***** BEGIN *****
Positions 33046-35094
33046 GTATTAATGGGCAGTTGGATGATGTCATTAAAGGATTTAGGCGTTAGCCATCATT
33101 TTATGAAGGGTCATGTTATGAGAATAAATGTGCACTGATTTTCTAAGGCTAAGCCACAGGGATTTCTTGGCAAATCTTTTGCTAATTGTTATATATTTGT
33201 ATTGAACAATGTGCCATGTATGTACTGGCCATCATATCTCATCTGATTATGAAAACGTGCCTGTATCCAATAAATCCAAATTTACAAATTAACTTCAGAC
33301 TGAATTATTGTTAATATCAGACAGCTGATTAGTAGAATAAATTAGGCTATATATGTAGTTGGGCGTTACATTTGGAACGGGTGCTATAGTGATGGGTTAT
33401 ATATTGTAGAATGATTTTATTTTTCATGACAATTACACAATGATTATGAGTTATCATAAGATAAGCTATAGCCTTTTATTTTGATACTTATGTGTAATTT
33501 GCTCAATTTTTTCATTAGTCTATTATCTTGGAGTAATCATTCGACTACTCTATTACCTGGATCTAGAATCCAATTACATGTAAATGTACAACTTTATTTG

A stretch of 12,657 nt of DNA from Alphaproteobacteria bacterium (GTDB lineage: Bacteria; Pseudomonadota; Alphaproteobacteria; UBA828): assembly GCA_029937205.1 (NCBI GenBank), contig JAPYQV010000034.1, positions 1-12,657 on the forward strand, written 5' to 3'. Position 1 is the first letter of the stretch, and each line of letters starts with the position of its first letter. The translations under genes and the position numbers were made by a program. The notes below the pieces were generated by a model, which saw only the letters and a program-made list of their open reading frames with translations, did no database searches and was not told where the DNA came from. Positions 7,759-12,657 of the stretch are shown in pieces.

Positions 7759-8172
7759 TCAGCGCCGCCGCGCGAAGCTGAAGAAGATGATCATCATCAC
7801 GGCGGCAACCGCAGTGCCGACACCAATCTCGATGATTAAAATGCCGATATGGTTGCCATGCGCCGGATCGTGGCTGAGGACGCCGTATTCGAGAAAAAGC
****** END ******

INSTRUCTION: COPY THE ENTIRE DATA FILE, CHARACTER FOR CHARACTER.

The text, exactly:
Positions 33046-35094
33046 GTATTAATGGGCAGTTGGATGATGTCATTAAAGGATTTAGGCGTTAGCCATCATT
33101 TTATGAAGGGTCATGTTATGAGAATAAATGTGCACTGATTTTCTAAGGCTAAGCCACAGGGATTTCTTGGCAAATCTTTTGCTAATTGTTATATATTTGT
33201 ATTGAACAATGTGCCATGTATGTACTGGCCATCATATCTCATCTGATTATGAAAACGTGCCTGTATCCAATAAATCCAAATTTACAAATTAACTTCAGAC
33301 TGAATTATTGTTAATATCAGACAGCTGATTAGTAGAATAAATTAGGCTATATATGTAGTTGGGCGTTACATTTGGAACGGGTGCTATAGTGATGGGTTAT
33401 ATATTGTAGAATGATTTTATTTTTCATGACAATTACACAATGATTATGAGTTATCATAAGATAAGCTATAGCCTTTTATTTTGATACTTATGTGTAATTT
33501 GCTCAATTTTTTCATTAGTCTATTATCTTGGAGTAATCATTCGACTACTCTATTACCTGGATCTAGAATCCAATTACATGTAAATGTACAACTTTATTTG

A stretch of 12,657 nt of DNA from Alphaproteobacteria bacterium (GTDB lineage: Bacteria; Pseudomonadota; Alphaproteobacteria; UBA828): assembly GCA_029937205.1 (NCBI GenBank), contig JAPYQV010000034.1, positions 1-12,657 on the forward strand, written 5' to 3'. Position 1 is the first letter of the stretch, and each line of letters starts with the position of its first letter. The translations under genes and the position numbers were made by a program. The notes below the pieces were generated by a model, which saw only the letters and a program-made list of their open reading frames with translations, did no database searches and was not told where the DNA came from. Positions 7,759-12,657 of the stretch are shown in pieces.

Positions 7759-8172
7759 TCAGCGCCGCCGCGCGAAGCTGAAGAAGATGATCATCATCAC
7801 GGCGGCAACCGCAGTGCCGACACCAATCTCGATGATTAAAATGCCGATATGGTTGCCATGCGCCGGATCGTGGCTGAGGACGCCGTATTCGAGAAAAAGC